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The Mother’s Day Rule: Is There Any Truth To It?

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The Mother’s Day Rule: Is There Any Truth To It?

According to folklore, there are a lot of rules gardeners need to follow. Whether it’s planting on Good Friday or waiting until after Three Ice Men have passed to get your seedlings in the ground, lore and tradition have a lot of advice to impart, and many swear by these tidbits passed down from our ancestors for a successful, prolific garden. One popular bit of planting wisdom suggests that you hold off doing any planting until Mother’s Day, known appropriately as “The Mother’s Day Rule.” What is it, and is there any truth to it?

What is the Mother’s Day Rule?

The premise is simple—Mother’s Day falls on the second Sunday in May which, for many, the threat of frost has passed and it’s considered safe to get your garden started. It’s a good rule of thumb because as we all know, while the calendar may say spring, it doesn’t mean we’ll have spring temperatures in March and April (especially for those of us in the Northeast). If your tender plants go in the ground too early, when temperatures are still in the 20s and 30s at night, you’re setting yourself up for disaster.

Of course, those who live in warmer, arid climates have their own set of rules for when to plant, and much depends on the plant itself and its hardiness.

Plant Hardiness

Folklore aside, every successful gardener knows that understanding a plant’s hardiness (its ability to withstand cold conditions) is key. All plants have different levels of hardiness; some grow well in cold weather while others need the soil to be nice and cozy warm. Refer to the growing information on each seed packet (or greenhouse label) before getting started. Check the USDA’s Hardiness Zones map here.

So while the Mother’s Day Rule is a good one, it’s really more of a Mother’s Day “guideline.” We all know Mother Nature can be fickle, no matter what part of the country you live in, and it’s not unheard of to have a freak snowstorm as late as May. But for the most part, the second Sunday in May is a safe time, temperature-wise.

Gardening by the Moon

If you follow the rules for planting by the Moon (independent of weather conditions), you’ll want to check the Farmers’ Almanac’s Gardening by the Moon calendar, which provides the key dates for gardening chores and planting tasks based on phases of the Moon. Many people swear by this method as well. So with the guidance of the Farmers’ Almanac and a little bit of wisdom from the ages, here’s hoping your garden is abundant this year.

Do you follow the Mother’s Day Rule when it comes to your garden? Tell us in the comments below.

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9 comments

1 Albert Lively { 05.12.19 at 6:11 am }

Charlot Ray, the pecan tree rule works for Texas too.

2 Ellie { 05.10.19 at 10:41 am }

The Plains of Eastern Colorado had a snow on May 9th this 2019 and there may be more next week following Mother’s Day. In the early 1980s there was three days of snow which forced the cancellation of school the very last three days of the school year.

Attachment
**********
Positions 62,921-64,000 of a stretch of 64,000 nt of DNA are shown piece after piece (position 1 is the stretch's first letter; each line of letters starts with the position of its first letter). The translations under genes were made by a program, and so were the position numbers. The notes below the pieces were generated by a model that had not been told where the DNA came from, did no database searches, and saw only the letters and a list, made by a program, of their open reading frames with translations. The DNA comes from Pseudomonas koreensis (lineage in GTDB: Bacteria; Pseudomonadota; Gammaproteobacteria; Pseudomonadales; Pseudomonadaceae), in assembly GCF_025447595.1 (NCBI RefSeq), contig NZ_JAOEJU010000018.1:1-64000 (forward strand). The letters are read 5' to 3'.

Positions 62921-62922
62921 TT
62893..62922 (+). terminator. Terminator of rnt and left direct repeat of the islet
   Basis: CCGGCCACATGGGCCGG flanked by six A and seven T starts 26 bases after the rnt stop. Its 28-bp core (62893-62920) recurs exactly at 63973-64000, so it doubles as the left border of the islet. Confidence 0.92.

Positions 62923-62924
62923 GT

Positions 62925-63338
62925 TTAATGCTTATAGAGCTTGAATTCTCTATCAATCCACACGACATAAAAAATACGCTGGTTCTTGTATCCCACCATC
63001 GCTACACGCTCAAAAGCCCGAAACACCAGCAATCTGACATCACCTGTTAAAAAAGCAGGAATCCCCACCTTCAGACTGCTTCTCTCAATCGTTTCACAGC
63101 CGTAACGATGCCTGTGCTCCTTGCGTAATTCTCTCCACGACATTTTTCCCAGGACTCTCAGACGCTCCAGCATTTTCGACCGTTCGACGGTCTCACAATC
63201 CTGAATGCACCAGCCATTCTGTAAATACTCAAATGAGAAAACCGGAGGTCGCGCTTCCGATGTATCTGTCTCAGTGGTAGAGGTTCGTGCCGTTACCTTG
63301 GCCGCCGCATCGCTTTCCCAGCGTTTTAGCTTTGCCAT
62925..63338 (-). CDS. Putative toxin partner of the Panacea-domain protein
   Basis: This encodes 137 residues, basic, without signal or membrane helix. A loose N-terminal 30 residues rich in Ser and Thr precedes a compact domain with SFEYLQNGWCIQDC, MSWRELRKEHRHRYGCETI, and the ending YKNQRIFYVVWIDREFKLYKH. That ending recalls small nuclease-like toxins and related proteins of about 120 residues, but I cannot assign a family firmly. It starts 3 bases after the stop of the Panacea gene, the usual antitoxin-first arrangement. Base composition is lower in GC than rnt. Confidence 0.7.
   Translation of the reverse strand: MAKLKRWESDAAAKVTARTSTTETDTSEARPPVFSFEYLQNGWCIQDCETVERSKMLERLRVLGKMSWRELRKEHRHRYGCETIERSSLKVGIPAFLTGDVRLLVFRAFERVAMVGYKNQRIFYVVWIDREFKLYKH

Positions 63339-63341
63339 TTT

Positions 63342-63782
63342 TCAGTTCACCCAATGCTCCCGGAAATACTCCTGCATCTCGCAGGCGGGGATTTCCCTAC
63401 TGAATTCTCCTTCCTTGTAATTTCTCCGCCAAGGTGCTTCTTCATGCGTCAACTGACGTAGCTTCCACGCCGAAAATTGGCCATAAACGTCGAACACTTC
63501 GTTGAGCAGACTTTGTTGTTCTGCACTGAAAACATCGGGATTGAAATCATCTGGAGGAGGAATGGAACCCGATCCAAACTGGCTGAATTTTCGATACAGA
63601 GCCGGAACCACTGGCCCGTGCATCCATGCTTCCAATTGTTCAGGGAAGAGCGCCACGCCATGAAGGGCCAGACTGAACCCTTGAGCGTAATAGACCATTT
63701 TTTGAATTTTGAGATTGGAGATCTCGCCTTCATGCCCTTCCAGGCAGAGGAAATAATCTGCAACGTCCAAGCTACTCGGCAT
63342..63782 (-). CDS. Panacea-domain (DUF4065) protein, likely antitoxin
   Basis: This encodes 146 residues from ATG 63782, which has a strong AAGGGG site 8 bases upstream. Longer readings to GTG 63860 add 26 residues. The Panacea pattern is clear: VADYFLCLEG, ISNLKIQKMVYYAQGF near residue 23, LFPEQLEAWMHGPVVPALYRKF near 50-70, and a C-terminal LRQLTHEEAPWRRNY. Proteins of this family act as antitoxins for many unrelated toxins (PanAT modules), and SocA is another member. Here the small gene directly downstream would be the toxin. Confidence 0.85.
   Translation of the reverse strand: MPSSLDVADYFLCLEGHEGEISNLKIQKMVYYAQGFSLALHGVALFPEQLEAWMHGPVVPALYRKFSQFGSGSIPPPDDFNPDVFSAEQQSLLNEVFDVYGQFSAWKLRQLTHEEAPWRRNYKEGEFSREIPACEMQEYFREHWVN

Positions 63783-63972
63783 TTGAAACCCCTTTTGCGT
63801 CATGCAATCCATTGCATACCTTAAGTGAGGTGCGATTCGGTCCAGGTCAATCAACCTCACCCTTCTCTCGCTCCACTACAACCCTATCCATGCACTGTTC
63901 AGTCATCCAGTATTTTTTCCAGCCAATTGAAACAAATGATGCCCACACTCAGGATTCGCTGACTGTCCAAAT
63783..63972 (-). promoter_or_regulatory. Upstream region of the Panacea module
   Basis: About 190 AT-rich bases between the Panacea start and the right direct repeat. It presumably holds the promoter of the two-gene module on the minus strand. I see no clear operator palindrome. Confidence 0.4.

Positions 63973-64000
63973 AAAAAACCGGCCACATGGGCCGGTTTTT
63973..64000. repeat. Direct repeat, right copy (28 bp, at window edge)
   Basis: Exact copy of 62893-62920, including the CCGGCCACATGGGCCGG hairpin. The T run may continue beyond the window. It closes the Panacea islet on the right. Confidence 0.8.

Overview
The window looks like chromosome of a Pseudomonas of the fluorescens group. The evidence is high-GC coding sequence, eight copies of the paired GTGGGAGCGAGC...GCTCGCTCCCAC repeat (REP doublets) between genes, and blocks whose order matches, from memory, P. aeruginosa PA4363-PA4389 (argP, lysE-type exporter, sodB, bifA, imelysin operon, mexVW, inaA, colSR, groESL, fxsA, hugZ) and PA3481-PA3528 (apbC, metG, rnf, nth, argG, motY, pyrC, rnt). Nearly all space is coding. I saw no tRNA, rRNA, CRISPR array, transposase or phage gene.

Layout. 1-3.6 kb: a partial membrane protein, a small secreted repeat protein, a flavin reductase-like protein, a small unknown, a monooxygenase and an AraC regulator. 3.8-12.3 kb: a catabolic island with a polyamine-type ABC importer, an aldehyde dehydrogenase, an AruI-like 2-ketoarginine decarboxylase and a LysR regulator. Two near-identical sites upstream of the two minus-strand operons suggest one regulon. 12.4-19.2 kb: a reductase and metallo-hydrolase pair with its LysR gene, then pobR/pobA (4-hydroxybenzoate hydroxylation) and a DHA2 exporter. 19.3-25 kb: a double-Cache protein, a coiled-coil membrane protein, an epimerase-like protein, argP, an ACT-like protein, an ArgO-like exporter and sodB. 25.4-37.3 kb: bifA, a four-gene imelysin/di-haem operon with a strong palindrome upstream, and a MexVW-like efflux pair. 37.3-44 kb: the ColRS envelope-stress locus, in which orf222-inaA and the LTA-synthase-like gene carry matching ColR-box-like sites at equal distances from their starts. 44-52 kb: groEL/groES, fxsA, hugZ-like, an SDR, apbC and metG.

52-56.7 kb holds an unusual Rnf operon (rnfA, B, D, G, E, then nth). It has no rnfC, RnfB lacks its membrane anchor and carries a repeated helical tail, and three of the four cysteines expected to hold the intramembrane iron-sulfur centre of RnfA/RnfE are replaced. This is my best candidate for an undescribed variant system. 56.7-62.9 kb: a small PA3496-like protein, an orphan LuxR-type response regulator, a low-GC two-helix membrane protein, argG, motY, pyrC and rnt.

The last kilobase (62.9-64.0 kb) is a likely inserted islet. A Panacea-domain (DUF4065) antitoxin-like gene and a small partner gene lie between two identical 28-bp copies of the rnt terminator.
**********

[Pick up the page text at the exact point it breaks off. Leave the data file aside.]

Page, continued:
3 Mary { 05.09.19 at 2:09 pm }

My mom always planted the sunflower seed on mothers day/my birthday. The other plants for the garden last weekend of May the first weekend of June.

4 P Dubb { 05.09.19 at 7:44 am }

I live in northern Va. I have heeded the siren call of spring from the gardening centers a few time and dumped the Mother’s Day rule only to have my beauties wacked by that one cold night in the last gasp of winter. I’m now a true believer and can walk through the garden centers in late April and early May and just enjoy the colors.

5 CJ { 05.09.19 at 12:02 am }

I live in southwest Colorado. I can plant seeds in my garden about the 3rd week of May. But we always have a late frost so plants don’t go in until after my hubby’s birthday which is June 9th.

6 Jeannine { 05.08.19 at 12:25 pm }

Climate change is moving these old traditions around a lot. Where I live in east central Missouri, hard frosts used to be fairly common in April. I no longer have any qualms putting out tomato and pepper plants before May 1. My 94 year old mother even said she was shocked that she could see the changing climate in her lifetime.

7 Susan Murray { 05.08.19 at 9:05 am }

I live in Colorado and have learned over years to wait until even the end of May. Everyone gets excited for warmer weather,but you can’t force mother nature!

8 Bonita Cravens { 05.08.19 at 7:45 am }

My Mother and Grandmother both . Planted by the zodaic signs . so do I.

9 Charlot Ray { 05.08.19 at 7:08 am }

I live in Mississippi. A rule that my grandmother taught me: There will not be a freeze after the pecan trees bud out. this has been true for the 70 years of my life. It has gotten cold — down to the low 30s but never (so far) have we had a freeze or a frost after they bud out.

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